Planar model


This program implements a Monte Carlo simulation of the planar or XY model. The spins are located on a square lattice and can point in any direction in the plane. The interaction is given by -J s1 . s2, where J is the energy of the interaction, and s1 and s2 are two unit spin vectors on neighboring lattice sites. We can rewrite this interaction in a simpler form by substituting si,x = cos θi and si,y = sin θi, where the phase θi is measured from the horizontal axis in the counter-clockwise direction. The result is

-J cos(θi - θj),

    One of the interesting features of the d = 2 XY model is that the mean magnetization 〈M〉 = 0 for all nonzero temperatures, but there is a phase transition at a nonzero temperature TKT known as the Kosterlitz-Thouless transition. For T ≤ TKT the spin-spin correlation C(r) decreases as a power law; for T > TKT, C(r) decreases exponentially. The power law decay of C(r) for T ≤ TKT implies that every temperature below TKT acts as a critical point.

    Another interesting feature of the XY model is the existence of vortices and anti-vortices (marked by blue and red squares, respectively). A vortex is a region of the lattice where the spins rotate by at least 2π as you trace a closed path.


The Metropolis algorithm is used and can be summarized as follows

  1. A spin is chosen at random and rotated by a random amount up to a maximum value δ.
  2. The change in energy ΔE for the trial rotation is computed.
  3. If ΔE ≤ 0, accept the flip. Or if exp(-ΔE/T) > r, where r is a uniform random number between 0 and 1, the flip is also accepted; otherwise reject the flip.
  4. Repeat steps 2 and 3 for many Monte Carlo steps per spin (mcs).
  5. Accumulate data for the various thermodynamic quantities


  1. Run the simulation with the default parameters and observe the locations of the vortices using the default parameters. Follow the arrows as they turn around a vortex. A vortex is indicated by a square box. What is the difference between a positive (blue) and negative (red) vortex? Does a vortex ever appear isolated? Count the number of positive vortices and negative vortices. Is the number the same at all times?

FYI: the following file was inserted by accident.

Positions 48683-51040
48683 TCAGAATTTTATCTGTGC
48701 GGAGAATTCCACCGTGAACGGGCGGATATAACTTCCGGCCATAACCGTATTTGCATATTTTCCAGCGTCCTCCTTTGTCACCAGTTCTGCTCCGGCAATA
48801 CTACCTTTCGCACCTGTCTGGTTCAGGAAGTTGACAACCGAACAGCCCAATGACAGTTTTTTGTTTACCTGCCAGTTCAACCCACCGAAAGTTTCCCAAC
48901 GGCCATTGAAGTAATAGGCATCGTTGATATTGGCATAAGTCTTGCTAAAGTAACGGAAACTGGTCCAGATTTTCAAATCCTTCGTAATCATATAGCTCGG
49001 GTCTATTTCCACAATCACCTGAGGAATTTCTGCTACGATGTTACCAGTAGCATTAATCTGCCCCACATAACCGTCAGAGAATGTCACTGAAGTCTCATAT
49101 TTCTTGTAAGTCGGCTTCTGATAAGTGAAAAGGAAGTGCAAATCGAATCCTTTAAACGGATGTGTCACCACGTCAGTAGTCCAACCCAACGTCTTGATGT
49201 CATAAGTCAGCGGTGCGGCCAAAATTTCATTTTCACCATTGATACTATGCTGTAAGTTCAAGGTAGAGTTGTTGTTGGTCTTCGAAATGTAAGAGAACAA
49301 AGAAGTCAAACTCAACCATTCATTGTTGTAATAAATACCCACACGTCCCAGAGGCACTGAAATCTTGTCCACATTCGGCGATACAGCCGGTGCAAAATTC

2. Click the Reset button and change the temperature to 0.2. Make sure the initial configuration is set to "random." You should see quenched-in vortices which don't change with time. Are there an equal number of positive and negative vortices? Are there isolated vortices whose centers are more than a lattice spacing apart?
  3. Click the Reset button and set the initial configuration to "ordered" and the temperature to 0.2. Also set steps per display to 100 so that the simulation will run much faster. Run the simulation for at least 1000 mcs and record the thermodynamic data. Repeat for temperatures from 0.3 to 1.5 in steps of 0.1. Plot the energy and specific heat versus the temperature. Near the specific heat and susceptibility peaks take more data in temperature intervals of 0.02. Do the peaks in the susceptibility and specific heat occur at the same temperature? Is the vorticity (the mean number density of vortices) a smooth function of the temperature?
  4. Near the peak in the susceptibility look at configurations showing the vortices. At the peak in susceptibility (the Kosterlitz-Thouless transition) is there any evidence that the positive vortices are moving away from the negative vortices? The Kosterlitz-Thouless transition is due to this unbinding of vortex pairs.

Java Classes

Updated 28 December 2009.